Rather than muck in with its own side-splitting falsity, BBC News ran with a bit of an also-ran in the form of a collection of true stories that really should be April Fools. Although, tucked away on the Radio 4 site is this deadpan gem about the possibility of William Shakespeare being half French, based on some pretty dubious analysis of his mother’s family tree:

It’s a lock of hair, it’s quite faded, which would mean it’s potentially a lock of hair from Mary Queen of Scots.

Lastly, as this is only just a taste of the press’ Herculean April Fools’ effort, the Telegraph, who claimed this morning that ferrets were to be used in the government’s plans to begin broadband to all:

The animals have been used by Virgin Media for over a year to help lay cables for its broadband service, the company has disclosed. The ferrets wear jackets fitted with a microchip which is able to analyse any breaks or damage in the underground network.

What the Telegraph’s story lacks ever so slightly in humour, it more than makes up for with this deftly mocked-up picture of a ferret on the job. Of laying cables, I mean.

Back to frowning at your desks until next year then folks.

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February 22 2010

09:35

BBC taken to task by bloggers for treatment of National Bullying Helpline

The BBC is facing criticism online for its treatment of the National Bullying Headline (NBH) as a source in reports on allegations of staff bullying by Gordon Brown.

The story broke over the weekend in an excerpt of journalist Andrew Rawnsley’s new book published in the Observer and reports by the BBC and other news organisations have featured a spokeswoman, Christine Pratt, from the NBH, saying the charity helpline had received calls from staff in the PM’s office in recent years.

Questions over confidentiality breaches aside, several bloggers are challenging a lack of clarity in the BBC’s reports over the bullying charity’s credentials and potential political links to the Conservative party.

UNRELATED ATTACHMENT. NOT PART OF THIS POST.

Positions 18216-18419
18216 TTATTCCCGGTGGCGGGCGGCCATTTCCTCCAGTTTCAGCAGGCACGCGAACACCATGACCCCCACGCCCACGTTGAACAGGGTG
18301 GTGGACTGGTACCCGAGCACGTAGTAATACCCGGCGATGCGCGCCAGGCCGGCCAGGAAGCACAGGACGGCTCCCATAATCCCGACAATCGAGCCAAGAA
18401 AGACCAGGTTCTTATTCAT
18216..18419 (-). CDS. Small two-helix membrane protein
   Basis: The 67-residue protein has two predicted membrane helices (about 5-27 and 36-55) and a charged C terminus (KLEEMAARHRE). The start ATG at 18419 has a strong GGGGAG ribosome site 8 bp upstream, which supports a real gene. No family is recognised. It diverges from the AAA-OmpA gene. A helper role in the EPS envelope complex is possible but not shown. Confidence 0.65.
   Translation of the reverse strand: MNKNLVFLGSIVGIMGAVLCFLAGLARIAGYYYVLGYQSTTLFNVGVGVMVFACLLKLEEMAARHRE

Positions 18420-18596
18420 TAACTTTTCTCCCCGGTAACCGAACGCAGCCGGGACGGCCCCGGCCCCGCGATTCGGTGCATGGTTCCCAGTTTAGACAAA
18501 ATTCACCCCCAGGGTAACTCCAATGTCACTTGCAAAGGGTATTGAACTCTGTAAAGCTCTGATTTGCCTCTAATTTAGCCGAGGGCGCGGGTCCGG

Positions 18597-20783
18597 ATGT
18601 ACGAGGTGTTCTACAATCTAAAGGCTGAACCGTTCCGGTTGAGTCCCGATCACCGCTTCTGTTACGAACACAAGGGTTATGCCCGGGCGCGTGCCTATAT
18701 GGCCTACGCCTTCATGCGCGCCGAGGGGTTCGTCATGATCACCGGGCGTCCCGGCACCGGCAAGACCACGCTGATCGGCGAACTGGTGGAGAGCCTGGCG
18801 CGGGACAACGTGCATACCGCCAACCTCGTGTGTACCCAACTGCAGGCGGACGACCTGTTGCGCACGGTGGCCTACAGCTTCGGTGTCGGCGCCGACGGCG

On Tory Troll, Adam Bienkov says that basic checks of the NBH website suggest links to the Conservatives – an endorsement from David Cameron and patronage by Conservative MP Ann Widdecombe amongst other potential ties. On Twitter @malcolmcoles and @jackofkent have also been detailing the story and looking into NBH.

[Pratt seems to be back-pedalling now in comments made in a Sky News interview, saying while she did receive an email referring to the PM's behaviour, she did not know if phonecalls to the helpline received from Gordon Brown's staff were complaints about Brown himself.]

BBC reports did contain a statement from NBH’s Pratt that the organisation was non-political and BBC political correspondent Nick Robinson has since blogged on the questions about the NBH’s claims, stating:

Colleagues checked the status of the charity and questioned Ms Pratt’s claims.

We can’t, of course, verify the truth of her allegations – merely report them and Downing Street’s response to them.

But is this enough when Pratt’s statements seem to have eclipsed Rawnsley’s original reports as a central source for the BBC’s story?

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November 13 2009

12:41

November 11 2009

14:13

Sun misjudges readers’ mood over Gordon Brown letter

The Sun is running a despicable campaign against Gordon Brown. But I’ve analysed the comments on its website – and readers disagree with its stance by a ratio of more than 3 to 2 (on top of which, there are now accusations that the Sun is censoring pro-Brown comments).

The paper has exploited the grief of Jacqui Janes over her son Jamie’s death in Afghanistan to attack the PM – because his handwritten letter of condolence was supposedly disrespectful due to sloppy writing and (disputed) spelling errors.

It’s loathsome journalism that ignores the effect of his disability (the PM is blind in one eye).

And it seems Sun readers are mostly on the Prime Minister’s side.

Of the 100+ comments on the story (don’t worry, I’ve nofollowed those links) when I checked, 111 expressed a view for or against Jacqui Janes or Gordon Brown (the rest commented on other issues or corrected people’s spelling errors). Of these:

  • 42 were anti Gordon or pro the Sun’s stance.
  • 69 were pro Gordon or anti the Sun’s stance.

So that’s more than 60% who don’t agree with the Sun, and less than 40% who do.

Sample comments from those who agree with the Sun’s stanceanti-gordon-brown

Some comments from those opposing itpro-gordon-brown

Conclusion

The Sun is channeling this woman’s grief into a personal attack on the Prime Minister.

It’s refusing to make allowances for his disability (maybe we could next attack the war wounded for being workshy benefit scroungers?).

And it’s facilitating her breaking data protection laws by releasing a recording of a private phone call.

The whole thing is sickening – let’s hope that observing its readers’ reactions will lead to an end to this (not that this happened in the Jan Moir case) – and preferably prosecution of the Sun over the data protection offence. What’s more, Daily Mail readers are pro Brown, too. The Sun has got this badly wrong.